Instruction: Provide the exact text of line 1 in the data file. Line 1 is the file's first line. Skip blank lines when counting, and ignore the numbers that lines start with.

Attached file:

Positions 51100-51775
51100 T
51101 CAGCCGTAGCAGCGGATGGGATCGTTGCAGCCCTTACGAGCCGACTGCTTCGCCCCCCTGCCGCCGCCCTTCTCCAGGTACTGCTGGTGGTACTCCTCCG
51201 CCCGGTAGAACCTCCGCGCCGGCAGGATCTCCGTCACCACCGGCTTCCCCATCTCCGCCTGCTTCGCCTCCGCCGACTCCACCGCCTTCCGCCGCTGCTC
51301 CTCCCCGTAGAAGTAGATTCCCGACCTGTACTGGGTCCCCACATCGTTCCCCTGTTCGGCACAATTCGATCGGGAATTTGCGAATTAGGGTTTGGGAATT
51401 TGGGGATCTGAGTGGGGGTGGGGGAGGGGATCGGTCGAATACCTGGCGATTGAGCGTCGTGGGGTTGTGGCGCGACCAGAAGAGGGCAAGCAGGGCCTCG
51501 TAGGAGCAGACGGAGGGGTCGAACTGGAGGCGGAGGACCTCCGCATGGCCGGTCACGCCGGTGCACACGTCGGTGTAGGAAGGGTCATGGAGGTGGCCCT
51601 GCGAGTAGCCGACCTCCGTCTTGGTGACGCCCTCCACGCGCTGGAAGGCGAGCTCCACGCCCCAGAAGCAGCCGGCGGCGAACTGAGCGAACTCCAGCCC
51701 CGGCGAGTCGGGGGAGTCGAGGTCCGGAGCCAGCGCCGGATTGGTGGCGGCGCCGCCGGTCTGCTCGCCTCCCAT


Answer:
Positions 51100-51775